9. I have been riding for 5 years, while my own bike is a 53/39, I have also ridden a 50/34 while testing a bike, and I agree that I didn’t feel the need to exert much power on the compact, and it became more of a leisure ride. On a standard I’m exerting simply raw power on short steep climbs or long gentle climbs. I only use the 39 when I cannot sprint up a long steep climb and I have to pace myself. That’s why I’ll never ride compact. Having said that though, I cannot generalize that all compact crank cyclists are weak. I have ridden with compact crank cyclists who are very strong, although they are rare. Most compact crank cyclists cannot keep up with the big boys when we turn up the heat, but some odd ones can. Another disadvantage of compact crank is on descent. While you normally don’t pedal too fast on a descent, if the big boys are cranking it up, I have seen compact crank folks who just keep pedaling on a downhill and still can’t keep up. Besides, the province where I live is quite flat overall, no need for a compact.

  10. I’ve been an active cyclist for over 30 years. For most road riding a standard 42/52 or 39/52 evolved over the past 100 years of cycling as the best overall chain wheel sizes. For touring, or for out of shape or significantly overweight cyclists, a compact 34/50 will certainly make hills “easier.”. However, easier will also equal slower climbing, as rate of climb is simply power. If you do work slower, you do so at lower power. To climb the same hill, you do the same total amount of work either way. It’s the power level, or speed that changes. Your choice: climb easier and slower for longer time, or harder and faster quicker.

  11. @DAH + others

    I was wondering about this comment. An argument I hear a lot is that contrary to what seems intuitive, somebody with a compact crank may go up the hill as fast/faster because they can maintain a higher cadence and are therefore more efficient. More efficient means they get up the hill faster for the same energy burnt (so the argument goes). The chap pushing the big ring in many cases (me for example) lowers his cadence when on a steep climb (cos he reaches his bottom gear then has to get out the saddle and use some serious power [hence the author’s comment about losing strength if you get dependent on having lower gears])… the chap with the lower gears, spins faster and goes up at the same speed for less energy used. Not sure what the truth is? I actually have a standard crank set (53/39: 12/25). I quite enjoy using out of the saddle power (takes the strain off the knees), but sometimes wonder about switching to a compact in order to maintain a higher peddle rate on the v. steep hills (may actually make me faster or enable me to have more left at the end of long hilly rides?). As a comment to the author, I get the point, I do pass plenty of people with a granny gear on the hills, but I also get passed by some high spinners too (on the really steep stuff when I’m close to doing the postman)… depends how the gears are used of course – but I get the point that human nature may lead you to take the easy road if it’s open to you, when really you could be push a bit harder and get stronger.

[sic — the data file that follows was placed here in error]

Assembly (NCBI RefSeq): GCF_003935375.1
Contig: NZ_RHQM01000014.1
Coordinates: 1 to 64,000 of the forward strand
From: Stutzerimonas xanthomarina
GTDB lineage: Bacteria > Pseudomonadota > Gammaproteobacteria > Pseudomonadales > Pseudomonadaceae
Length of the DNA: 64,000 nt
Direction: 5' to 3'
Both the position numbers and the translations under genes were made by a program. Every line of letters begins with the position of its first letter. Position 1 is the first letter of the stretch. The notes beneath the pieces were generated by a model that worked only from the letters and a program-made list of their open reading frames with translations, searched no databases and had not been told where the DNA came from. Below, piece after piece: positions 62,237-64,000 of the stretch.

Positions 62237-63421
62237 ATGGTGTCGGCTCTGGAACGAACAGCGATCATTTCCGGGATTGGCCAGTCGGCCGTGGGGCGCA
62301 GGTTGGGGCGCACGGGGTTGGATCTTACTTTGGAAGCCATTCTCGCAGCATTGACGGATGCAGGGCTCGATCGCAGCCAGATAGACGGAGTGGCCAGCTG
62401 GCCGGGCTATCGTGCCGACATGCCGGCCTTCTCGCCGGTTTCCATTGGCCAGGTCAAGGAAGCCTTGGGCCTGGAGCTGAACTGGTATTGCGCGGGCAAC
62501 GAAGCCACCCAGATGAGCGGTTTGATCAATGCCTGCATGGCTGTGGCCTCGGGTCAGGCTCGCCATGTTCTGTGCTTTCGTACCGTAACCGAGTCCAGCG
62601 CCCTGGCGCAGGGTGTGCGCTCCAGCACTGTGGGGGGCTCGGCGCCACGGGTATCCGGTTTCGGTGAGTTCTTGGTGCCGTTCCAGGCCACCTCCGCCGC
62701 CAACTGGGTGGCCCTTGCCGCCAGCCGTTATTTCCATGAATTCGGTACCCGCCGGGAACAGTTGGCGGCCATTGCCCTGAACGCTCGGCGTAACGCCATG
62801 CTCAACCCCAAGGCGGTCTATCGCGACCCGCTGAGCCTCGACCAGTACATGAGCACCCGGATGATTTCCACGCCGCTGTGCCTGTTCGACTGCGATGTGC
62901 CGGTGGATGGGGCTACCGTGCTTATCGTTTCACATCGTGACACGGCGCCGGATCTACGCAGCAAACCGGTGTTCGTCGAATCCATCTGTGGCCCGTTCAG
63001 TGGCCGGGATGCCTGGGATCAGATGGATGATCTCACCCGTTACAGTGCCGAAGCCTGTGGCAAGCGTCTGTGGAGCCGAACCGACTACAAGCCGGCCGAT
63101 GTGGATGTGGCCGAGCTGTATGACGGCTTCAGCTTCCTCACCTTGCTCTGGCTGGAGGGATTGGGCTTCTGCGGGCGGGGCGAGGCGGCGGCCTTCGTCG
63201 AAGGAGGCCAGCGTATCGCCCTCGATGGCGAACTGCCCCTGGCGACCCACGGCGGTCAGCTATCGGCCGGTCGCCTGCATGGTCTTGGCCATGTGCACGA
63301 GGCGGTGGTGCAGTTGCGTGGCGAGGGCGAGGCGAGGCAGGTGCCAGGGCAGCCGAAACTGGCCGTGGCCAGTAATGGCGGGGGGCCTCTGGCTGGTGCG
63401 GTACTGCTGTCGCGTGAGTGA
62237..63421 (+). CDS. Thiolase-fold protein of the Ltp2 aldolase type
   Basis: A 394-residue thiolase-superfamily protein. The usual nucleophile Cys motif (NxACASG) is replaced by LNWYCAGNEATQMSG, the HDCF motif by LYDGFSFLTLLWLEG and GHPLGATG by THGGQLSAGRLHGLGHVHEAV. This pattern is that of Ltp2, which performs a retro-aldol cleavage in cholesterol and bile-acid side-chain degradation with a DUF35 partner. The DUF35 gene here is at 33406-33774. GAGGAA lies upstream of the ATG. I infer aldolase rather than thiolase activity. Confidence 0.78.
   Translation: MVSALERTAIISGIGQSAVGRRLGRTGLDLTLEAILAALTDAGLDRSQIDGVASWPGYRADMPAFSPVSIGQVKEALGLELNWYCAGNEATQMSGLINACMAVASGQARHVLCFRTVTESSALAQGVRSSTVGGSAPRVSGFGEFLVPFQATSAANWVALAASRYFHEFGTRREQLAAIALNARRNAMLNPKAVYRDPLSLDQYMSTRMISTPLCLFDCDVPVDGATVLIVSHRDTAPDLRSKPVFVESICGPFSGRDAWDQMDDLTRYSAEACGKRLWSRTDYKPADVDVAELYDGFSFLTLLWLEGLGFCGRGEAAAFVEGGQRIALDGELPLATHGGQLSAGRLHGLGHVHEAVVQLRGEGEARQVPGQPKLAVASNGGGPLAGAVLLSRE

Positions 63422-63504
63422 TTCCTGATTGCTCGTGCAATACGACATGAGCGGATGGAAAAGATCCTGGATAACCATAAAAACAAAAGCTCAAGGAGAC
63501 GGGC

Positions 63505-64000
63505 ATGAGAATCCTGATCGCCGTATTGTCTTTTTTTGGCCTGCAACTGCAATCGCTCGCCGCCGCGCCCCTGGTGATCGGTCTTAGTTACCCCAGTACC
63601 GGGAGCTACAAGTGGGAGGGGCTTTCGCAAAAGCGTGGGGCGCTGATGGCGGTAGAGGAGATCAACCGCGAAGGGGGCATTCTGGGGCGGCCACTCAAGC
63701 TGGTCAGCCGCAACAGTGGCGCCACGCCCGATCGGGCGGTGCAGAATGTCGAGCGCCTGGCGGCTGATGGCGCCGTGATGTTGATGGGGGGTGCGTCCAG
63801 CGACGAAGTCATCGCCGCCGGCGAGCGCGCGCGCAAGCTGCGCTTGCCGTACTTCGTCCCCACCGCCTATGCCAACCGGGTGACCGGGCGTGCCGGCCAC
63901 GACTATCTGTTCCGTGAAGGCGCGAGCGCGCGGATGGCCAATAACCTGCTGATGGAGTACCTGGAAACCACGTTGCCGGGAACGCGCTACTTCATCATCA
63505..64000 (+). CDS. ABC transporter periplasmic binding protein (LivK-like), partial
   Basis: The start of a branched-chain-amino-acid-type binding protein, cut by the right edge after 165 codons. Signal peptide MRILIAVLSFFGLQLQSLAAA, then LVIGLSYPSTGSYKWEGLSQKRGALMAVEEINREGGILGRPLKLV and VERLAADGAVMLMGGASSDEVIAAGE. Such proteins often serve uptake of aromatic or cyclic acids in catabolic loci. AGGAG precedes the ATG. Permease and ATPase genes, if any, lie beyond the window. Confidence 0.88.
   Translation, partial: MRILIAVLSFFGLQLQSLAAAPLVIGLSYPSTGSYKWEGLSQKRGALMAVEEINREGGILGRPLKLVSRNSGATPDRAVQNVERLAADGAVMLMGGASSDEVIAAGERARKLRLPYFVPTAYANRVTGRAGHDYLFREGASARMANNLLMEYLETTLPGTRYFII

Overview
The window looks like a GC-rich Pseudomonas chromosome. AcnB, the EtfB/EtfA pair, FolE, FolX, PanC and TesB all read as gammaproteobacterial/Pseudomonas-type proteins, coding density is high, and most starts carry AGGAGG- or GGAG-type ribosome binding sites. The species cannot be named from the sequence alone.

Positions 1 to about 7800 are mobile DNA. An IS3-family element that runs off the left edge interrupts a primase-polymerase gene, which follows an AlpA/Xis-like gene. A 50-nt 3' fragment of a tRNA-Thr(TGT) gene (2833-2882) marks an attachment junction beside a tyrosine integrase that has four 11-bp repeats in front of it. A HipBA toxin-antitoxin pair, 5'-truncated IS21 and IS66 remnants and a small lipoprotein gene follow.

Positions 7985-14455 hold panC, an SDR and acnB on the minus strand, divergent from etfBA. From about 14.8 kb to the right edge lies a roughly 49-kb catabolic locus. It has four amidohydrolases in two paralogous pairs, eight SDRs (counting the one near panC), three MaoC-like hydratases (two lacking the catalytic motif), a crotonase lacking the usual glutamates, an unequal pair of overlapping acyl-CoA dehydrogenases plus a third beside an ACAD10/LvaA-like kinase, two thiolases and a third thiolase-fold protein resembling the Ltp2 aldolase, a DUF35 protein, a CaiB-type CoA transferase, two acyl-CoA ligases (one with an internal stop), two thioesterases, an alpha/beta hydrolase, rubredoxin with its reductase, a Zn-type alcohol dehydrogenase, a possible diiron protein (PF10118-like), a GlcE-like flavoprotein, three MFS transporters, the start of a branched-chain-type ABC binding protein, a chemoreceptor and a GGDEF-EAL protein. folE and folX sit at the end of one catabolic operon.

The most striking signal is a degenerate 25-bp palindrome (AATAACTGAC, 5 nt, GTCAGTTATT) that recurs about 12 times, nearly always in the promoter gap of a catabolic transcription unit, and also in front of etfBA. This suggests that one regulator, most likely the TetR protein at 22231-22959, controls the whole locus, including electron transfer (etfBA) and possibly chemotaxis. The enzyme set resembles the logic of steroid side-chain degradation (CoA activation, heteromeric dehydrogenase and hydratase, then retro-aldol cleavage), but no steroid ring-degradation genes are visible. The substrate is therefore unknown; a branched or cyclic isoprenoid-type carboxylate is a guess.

12. @Andrew – you get it exactly! Consistently using an easier gear will not make you stronger. I specifically spell this out in the 4 things for Stronger Cycling ebook. There is a time to Mash a gear & a time to spin the gears! :)

  13. What a silly article. If you really are a personal trainer, I cringe thinking of your poor clients. Gearing (and training) is very rider specific…

    I wonder if all of those DNFs on your results might be because you don’t have the leg speed to keep up with speed changes in fast races?

  14. I agree John, training and periodization is very specific – I spell that all out in my ebooks. I have never given any a client a ‘cookie cutter’ training plan.

    As for leg speed – I have 2 GA State medals in track.

    As for any DNF’s in my years of racing Pro1,2, I got several top 10’s but I often sacrificed myself for my up and coming team-mates – guys like John Murphy (2 years w/ BMC Pro, now Kenda), Phil Gaimon (team Mt Kenda), David Guttenplan, Tim Henry (West VA & TT1 Devo).

  15. The only draw-back to compact cranks is to be found in a reduction of mechanical efficiency due to the smaller radius the chain describes on the “compact” gears.

    The author’s assertion regarding the development of leg strength is not scientifically grounded.

  16. please some explanation needed here from experienced pro not philosophical…
    i have normal crank and 28/11 cogs cassette….